Michigan Supreme Court kills initiative to protect LGBTQ residents from discrimination

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A petition-driven initiative to ban discrimination against LGBTQ people in Michigan is now dead after the Michigan Supreme Court on Tuesday declined to rule on whether organizers collected enough signatures.

Fair and Equal Michigan asked the court to review the case after the Michigan Board of State Canvassers unanimously rejected certification in July, saying the group lacks the necessary signatures.

The group’s goal was to force state lawmakers to vote to extend the state’s civil rights law to include a ban on discrimination against LGBTQ residents.

Michigan’s Elliott-Larsen Civil Rights Act prohibits discrimination in housing and employment based on religion, race, color, national origin, age, sex, height, weight, marital status, and marital status. But it does not protect residents based on their sexual orientation or gender identity.

The Michigan Supreme Court said there was no compelling reason to grant the desired relief.

“After 38 years of lawmakers ignoring us, we set out to collect and exploit citizen signatures to force lawmakers to finally come to the table and negotiate – and we succeeded,” said Trevor Thomas, of the Fair and Equal Michigan Campaign. co-chairman. in a statement. “That conversation will continue until Elliott-Larsen is finally changed.”

The Michigan Bureau of Elections initially rejected the petition in July, saying the group collected about 299,000 signatures from registered voters, about 40,000 less than the required number.

Fair and Equal Michigan, which was formed in January 2020, claims that it collected enough signatures and accused the agency of invalidating legitimate signatures.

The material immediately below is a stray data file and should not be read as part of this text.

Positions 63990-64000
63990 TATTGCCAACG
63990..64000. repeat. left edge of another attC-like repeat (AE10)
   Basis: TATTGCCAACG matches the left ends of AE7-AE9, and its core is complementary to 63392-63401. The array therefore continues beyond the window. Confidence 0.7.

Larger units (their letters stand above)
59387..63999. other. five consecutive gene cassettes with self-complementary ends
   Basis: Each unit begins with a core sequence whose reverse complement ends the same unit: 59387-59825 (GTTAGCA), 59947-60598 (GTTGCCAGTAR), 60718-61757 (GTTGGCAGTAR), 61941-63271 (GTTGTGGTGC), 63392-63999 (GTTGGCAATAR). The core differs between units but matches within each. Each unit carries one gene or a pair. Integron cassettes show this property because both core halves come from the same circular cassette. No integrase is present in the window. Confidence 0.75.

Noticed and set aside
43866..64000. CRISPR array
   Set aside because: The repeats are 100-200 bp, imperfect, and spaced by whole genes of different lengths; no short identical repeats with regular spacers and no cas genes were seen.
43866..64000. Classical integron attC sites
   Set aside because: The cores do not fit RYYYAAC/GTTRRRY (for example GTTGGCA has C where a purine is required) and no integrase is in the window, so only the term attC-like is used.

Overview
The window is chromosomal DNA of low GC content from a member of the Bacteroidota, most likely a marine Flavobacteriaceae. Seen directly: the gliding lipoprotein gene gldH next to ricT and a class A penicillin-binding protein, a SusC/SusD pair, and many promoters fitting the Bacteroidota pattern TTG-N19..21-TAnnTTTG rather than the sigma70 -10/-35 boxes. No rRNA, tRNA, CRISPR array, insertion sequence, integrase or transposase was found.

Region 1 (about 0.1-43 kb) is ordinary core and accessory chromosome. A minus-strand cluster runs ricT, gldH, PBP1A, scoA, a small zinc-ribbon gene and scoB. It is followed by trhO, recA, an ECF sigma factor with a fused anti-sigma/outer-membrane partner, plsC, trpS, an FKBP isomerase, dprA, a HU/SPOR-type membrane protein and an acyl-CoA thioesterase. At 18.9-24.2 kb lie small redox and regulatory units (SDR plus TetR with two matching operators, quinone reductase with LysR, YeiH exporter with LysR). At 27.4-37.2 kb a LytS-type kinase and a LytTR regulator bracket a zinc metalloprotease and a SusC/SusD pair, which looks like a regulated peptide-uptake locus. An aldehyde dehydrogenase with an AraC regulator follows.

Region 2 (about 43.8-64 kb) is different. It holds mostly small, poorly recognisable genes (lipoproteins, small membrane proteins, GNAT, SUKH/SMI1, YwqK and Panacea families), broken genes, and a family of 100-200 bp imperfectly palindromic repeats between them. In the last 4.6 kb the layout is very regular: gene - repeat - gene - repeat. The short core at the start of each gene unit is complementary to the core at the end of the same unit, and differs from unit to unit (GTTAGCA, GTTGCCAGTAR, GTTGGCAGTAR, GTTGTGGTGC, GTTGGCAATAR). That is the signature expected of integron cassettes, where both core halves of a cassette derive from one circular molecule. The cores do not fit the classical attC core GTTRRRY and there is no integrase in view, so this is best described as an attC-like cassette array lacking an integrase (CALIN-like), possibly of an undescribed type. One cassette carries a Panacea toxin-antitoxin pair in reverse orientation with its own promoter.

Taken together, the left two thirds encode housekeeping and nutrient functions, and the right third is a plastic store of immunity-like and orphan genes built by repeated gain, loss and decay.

The agency based its decision on analyzing a sample of 502 signatures, saying only 337 were valid, falling below the 398 required for certification. Supporters called for counting a larger sample size.

For at least two decades, Democrats have enacted legislation to include the protection of the LGBTQ community, but each time, Republicans prevented the bills from going to the polls. In March, Democratic lawmakers and Gov. Gretchen Whitmer renewed their calls to amend the Elliot-Larsen Civil Rights Act, but Republicans have refused to advance the legislation.

More than 20 states in the United States provide full protection against discrimination for LGBTQ people.

Thomas said his group now sees another case before the Michigan Supreme Court. Michigan Attorney General Dana Nessel plans to argue that the Elliott-Larsen Civil Rights Act should protect people based on their sexual orientation.

“While we are disappointed that the court will not act to recognize legally valid signatures thrown out of the state, it is clear that the best way to achieve LGBTQ equal rights in Michigan is to put full focus on Justice Minister Dana Nessel’s historic case. currently before the Michigan Supreme Court, ‚ÄĚThomas said.

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